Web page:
House of Ho is a modern Vietnamese restaurant that serves small sharing plates from a menu spanning ‘Light and Raw’, ‘Hot and Grilled, and ‘Ho’s Dishes’ From the outside it looks quite modest, but inside it’s huge with a long slick bar that splits the dining area into isolated little sections. This partitioning might be ok on paper but what it actually creates in practise are spookily quiet zones with little atmosphere and overly attentive waiters with only one or two tables to look after when the restaurant is quiet. It makes the wonderful art of food (and cocktail) perving practically impossible as you can see nothing the other guests are choosing. Nightmare!
What it lacked in atmosphere I was hoping it would make up for with food but after a promising start with some fresh and punchy duck Pho Cuon (cold rice noodle rolls, £5) things went down hill. Crab pomelo salad (£7) with mint and lemon oil sounded like a thing of fresh, sharp beauty but in reality was a portion of unseasoned raw veg and bland pomelo that buried away all of the delicate and ungenerously portioned crab. Spicy salmon tartare (£7) was topped with a raw quails egg and surrounded by seasonings of chopped pistachio, herbal shiso and turnip but despite it’s very pretty appearance, it lacked flavour and heat.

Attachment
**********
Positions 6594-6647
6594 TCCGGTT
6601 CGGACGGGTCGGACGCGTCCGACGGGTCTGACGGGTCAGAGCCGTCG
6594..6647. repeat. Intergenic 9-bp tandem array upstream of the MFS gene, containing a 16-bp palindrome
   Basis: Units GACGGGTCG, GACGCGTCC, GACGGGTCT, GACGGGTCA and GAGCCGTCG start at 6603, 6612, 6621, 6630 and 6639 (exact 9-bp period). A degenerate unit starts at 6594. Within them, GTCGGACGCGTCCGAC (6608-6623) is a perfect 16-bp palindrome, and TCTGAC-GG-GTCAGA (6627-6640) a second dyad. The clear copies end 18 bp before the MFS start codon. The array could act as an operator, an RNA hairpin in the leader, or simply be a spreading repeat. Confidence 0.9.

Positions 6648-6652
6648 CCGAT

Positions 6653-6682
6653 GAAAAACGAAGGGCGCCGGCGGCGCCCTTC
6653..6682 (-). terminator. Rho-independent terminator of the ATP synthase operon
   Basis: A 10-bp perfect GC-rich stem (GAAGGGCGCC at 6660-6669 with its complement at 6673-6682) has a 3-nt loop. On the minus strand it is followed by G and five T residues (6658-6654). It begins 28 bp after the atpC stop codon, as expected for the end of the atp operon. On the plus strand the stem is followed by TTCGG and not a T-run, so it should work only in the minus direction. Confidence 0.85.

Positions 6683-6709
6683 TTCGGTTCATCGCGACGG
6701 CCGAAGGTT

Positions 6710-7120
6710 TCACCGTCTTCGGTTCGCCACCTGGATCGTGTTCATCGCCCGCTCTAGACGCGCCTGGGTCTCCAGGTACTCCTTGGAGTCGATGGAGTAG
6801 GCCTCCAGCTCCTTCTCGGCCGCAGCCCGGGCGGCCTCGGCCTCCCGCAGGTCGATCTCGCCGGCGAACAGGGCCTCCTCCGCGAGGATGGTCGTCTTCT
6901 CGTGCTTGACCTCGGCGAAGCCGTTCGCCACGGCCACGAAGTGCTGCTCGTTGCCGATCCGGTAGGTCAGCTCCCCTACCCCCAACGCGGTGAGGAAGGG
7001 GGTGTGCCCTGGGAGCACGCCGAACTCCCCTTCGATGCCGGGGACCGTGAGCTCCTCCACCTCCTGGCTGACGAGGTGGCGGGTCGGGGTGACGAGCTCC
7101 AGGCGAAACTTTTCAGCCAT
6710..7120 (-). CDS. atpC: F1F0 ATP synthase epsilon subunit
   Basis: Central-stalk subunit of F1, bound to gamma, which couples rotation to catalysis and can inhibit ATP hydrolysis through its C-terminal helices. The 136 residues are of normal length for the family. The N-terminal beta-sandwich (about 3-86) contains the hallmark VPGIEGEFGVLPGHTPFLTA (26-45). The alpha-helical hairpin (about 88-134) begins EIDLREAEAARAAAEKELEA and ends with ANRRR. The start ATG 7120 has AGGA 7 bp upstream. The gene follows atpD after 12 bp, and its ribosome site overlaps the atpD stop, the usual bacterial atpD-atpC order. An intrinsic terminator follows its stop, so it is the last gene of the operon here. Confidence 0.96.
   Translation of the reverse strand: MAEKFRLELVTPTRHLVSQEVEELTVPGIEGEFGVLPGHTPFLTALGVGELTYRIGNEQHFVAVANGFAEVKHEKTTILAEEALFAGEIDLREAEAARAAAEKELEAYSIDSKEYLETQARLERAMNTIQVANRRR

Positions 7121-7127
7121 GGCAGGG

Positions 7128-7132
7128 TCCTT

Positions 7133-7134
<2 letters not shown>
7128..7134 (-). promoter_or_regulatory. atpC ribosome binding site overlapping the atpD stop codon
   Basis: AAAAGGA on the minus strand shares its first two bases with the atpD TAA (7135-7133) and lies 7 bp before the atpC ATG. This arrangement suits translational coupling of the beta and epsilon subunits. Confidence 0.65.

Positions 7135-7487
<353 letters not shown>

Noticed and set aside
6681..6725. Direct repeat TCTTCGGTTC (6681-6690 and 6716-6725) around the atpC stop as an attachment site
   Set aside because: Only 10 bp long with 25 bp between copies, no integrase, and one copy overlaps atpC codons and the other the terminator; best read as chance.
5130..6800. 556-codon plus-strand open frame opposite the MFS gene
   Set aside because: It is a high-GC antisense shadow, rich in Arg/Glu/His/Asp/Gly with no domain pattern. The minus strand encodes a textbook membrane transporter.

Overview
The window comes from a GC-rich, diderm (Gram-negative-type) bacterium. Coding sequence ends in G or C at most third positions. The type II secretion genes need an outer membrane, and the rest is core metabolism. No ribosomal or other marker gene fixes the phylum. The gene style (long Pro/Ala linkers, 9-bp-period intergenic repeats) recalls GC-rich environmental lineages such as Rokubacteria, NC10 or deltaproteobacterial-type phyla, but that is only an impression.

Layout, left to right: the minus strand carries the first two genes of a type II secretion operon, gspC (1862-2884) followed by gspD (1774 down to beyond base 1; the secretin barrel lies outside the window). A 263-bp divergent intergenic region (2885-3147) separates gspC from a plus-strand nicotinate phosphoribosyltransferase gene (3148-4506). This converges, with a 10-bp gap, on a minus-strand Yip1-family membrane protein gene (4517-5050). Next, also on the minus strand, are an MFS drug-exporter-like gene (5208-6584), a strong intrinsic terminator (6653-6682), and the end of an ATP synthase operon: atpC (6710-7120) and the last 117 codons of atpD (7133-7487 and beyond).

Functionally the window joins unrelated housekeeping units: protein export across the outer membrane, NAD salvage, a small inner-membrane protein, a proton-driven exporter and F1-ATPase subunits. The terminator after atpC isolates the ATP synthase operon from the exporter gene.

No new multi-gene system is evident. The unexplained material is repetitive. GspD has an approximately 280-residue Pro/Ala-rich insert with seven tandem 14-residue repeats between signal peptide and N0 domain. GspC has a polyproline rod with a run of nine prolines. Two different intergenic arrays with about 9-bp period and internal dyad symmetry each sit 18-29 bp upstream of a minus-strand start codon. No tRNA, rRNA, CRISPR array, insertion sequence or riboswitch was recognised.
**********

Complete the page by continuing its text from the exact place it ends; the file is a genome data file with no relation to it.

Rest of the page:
Pork belly, cabbage and egg was a really wonderful combination of caramelised tender meat that had been slow braised for 36 hours before being cold smoked with sweet apple. When I left, I thought that this would be the dish to get me back again, but on reflection, at £11 it’s simply too small. Lemongrass monkfish (£12) came with a delicious sticky caramel sauce full of sweetness that was balanced perfectly by punchy lemongrass and earthy fish sauce. I loved it but it was absolutely tiny and not even enough for 2 to share.I like the idea that House of Ho could do for Vietnamese what Zucca has done for Italian or Opera Tavern does so well for tapas, but for me it falls short on too many things to make it work.